Run blocking early was strong, with tackles Gabe Carimi and JMarcus Webb sealing edges and left guard Chilo Rachal road-grading on two pulls for big gains that established the run. Pass protection needed to improve but early sacks were more Cutler and coverage than protection debacles.

A Roberto Garza false start hurt momentum in the fourth-quarter and the Bears failed to convert the resulting third-and-long on the first good possession in more than two quarters.

The Panthers slanted their line similar to the plan used by the Detroit Lions. The Bears had trouble with it in the first half but made enough tweaks in the second to keep Cutler from being obliterated.

COACHING C

A gameplan was difficult to discern, whether for reasons of confusion or execution, more likely both. But the six sacks in the first half were troubling for a variety of reasons involving planning by both the line and quarterback getting rid of the ball.

The offense never established any rhythm, not surprising given the number of three-and-outs beginning late in the first quarter.

Bad blood fueled Bears-Vikings playoff bout profiled in 'Bears Classics: Eclipsing Moon'

Bad blood fueled Bears-Vikings playoff bout profiled in 'Bears Classics: Eclipsing Moon'

From the high ground of hindsight, what unfolded in the Metrodome that day in 1995 was actually quite a big deal. But not for reasons that you could have really understood at the time watching the Bears stun the Minnesota Vikings 35-18 in the wild card round of the 1994 playoffs.

It was not so much the game alone. It was the overall context of the time for the Bears, before and after.

Though the 1995 season would get off to a 6-2 start for the Bears before their near-historic collapse, the Minnesota game would prove to be the high-water mark for the coaching tenure of Dave Wannstedt. This was the postseason, and the Bears looked to be going where then-president Mike McCaskey envisioned when he made the play to beat the New York Giants in securing Wannstedt, who was unquestionably the hot coaching prospect coming out of the Dallas Super Bowl pantheon after the 1992 season.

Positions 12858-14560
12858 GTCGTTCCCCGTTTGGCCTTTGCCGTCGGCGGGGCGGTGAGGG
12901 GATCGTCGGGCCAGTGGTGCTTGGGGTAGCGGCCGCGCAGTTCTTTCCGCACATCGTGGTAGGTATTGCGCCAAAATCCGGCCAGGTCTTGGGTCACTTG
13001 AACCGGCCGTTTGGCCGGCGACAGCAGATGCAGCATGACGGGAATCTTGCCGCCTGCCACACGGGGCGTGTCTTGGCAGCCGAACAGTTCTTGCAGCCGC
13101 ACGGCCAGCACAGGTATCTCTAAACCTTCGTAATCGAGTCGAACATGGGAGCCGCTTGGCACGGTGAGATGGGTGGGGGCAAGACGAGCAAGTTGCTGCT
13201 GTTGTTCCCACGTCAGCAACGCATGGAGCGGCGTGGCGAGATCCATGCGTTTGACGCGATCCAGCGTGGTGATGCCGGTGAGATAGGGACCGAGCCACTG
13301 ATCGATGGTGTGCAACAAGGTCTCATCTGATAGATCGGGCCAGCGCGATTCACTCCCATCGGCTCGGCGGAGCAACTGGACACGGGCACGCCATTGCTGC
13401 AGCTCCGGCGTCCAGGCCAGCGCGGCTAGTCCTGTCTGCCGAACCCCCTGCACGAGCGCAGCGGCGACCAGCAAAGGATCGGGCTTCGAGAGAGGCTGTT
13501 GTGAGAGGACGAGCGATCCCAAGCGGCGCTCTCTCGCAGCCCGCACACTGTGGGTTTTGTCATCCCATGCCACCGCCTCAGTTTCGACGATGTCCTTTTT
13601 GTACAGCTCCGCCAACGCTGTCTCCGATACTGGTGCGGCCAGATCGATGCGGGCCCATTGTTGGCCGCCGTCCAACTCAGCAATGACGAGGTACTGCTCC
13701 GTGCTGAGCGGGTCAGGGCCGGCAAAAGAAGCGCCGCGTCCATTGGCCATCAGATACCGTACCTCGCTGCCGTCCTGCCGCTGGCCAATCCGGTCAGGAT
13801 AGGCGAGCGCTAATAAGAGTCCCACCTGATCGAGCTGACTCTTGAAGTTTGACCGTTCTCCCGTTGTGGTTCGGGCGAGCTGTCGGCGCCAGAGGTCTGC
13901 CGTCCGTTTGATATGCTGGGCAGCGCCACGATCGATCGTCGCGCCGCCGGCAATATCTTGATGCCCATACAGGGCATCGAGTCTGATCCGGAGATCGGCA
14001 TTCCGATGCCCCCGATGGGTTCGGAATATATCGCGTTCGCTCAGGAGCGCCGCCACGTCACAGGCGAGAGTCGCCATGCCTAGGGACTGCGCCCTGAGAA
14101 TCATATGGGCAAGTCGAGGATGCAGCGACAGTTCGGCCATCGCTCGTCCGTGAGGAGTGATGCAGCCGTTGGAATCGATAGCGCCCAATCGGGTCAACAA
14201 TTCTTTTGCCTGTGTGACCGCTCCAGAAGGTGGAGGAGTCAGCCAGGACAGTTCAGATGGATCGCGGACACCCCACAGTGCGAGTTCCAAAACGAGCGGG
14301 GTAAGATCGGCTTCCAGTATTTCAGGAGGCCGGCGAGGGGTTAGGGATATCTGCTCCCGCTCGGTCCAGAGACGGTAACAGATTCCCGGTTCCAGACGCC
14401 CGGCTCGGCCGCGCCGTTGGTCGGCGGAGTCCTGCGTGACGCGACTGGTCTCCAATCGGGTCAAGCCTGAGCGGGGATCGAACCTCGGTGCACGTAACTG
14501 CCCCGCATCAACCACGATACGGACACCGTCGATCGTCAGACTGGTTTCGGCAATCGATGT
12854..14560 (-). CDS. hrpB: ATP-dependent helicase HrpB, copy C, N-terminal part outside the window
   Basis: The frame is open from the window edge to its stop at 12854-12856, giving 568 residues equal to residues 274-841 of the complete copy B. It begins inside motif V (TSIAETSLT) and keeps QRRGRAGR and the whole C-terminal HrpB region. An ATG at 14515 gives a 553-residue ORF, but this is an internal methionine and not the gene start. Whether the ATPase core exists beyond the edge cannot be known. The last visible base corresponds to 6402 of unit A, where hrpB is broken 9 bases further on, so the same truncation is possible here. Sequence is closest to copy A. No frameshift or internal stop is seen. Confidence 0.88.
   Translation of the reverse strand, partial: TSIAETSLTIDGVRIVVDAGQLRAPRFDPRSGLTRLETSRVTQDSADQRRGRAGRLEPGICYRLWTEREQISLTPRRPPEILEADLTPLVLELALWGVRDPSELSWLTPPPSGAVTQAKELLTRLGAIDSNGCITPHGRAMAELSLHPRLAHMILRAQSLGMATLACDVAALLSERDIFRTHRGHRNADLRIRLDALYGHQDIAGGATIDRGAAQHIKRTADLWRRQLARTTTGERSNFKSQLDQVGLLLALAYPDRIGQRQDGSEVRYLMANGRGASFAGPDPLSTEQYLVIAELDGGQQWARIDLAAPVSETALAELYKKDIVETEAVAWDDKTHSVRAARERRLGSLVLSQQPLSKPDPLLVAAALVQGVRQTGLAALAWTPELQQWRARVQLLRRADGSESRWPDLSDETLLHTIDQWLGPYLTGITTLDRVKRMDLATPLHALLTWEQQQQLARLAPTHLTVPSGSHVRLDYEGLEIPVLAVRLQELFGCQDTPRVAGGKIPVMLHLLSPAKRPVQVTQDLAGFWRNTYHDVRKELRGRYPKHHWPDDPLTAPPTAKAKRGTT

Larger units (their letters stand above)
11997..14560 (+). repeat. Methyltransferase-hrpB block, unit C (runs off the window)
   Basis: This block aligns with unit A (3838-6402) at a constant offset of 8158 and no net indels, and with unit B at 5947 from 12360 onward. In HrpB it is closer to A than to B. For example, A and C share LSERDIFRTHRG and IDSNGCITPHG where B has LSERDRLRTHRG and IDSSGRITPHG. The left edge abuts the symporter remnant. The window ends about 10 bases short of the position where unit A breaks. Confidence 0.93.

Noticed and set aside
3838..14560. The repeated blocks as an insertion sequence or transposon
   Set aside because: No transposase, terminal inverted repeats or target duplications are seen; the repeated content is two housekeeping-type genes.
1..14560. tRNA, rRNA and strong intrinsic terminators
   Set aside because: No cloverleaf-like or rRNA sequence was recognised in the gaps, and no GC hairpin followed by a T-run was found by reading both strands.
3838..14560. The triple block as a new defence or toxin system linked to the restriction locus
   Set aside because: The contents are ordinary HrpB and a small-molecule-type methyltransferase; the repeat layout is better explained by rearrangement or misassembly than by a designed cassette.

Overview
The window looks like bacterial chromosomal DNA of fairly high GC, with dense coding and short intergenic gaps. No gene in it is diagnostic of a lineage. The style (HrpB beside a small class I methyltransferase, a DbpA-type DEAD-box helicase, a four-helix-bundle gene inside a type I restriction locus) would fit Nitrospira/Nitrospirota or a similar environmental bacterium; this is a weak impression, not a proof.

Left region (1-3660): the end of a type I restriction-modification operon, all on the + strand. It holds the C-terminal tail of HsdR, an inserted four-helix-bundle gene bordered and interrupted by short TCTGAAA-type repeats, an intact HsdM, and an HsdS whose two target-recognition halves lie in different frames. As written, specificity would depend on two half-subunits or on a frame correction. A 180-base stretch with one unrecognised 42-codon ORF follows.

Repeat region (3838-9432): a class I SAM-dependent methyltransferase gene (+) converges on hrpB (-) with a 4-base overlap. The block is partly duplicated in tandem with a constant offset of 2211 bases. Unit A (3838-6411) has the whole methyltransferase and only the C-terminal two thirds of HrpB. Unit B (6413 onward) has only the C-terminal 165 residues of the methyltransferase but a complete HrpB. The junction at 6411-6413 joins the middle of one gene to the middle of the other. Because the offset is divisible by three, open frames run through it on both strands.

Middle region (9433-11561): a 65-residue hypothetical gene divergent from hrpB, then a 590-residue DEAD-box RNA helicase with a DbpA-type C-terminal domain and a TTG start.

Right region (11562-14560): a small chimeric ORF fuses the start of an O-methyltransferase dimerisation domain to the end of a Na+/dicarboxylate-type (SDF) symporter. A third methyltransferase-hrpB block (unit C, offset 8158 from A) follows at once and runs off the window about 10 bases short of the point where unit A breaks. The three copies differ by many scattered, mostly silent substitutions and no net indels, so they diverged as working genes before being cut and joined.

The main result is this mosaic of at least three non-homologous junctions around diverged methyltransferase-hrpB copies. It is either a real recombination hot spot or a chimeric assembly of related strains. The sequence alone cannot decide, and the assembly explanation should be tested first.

To fully grasp the situation, you need to understand the undercurrent of venom that had developed between the Bears and Vikings. Bears-Packers might have been the glitzy rivalry, but what had grown between the Bears and Vikings was true hostility, with little of the respect that the Bears and Packers had managed. The Vikings carried grudges for Pro Bowl slights going back almost to the Bears' Super Bowl win. One Bears defensive lineman remarked that his most hated opponent was Minnesota right tackle Tim Irwin, adding, "He's a guy that, if I ran over him with a car, I'd back up over him to make sure I got him." Dwayne Rudd's backpedaling taunt after an interception came a couple years later, but you get the idea.

What's easily forgotten looking back through the mists of time was the epic decision made by Wannstedt to make a quarterback change, from a quarterback he wanted in free agency to one he knew well from their time together at the University of Miami. That was every bit the turning point of the season and the real reason the playoff trip and win ever happened.

The Bears had been annihilated in their first game against the Vikings in the 1994 season — 42-14 — and something was really, really wrong, which become glaringly more evident just a few weeks later, even though the Bears were reaching a 4-2 mark under quarterback Erik Kramer, the centerpiece of an aggressive offseason foray into free agency. But the Bears then lost — badly — to the Lions and Packers, with Kramer throwing three interceptions against Detroit and two against Green Bay, the latter in only 10 pass attempts.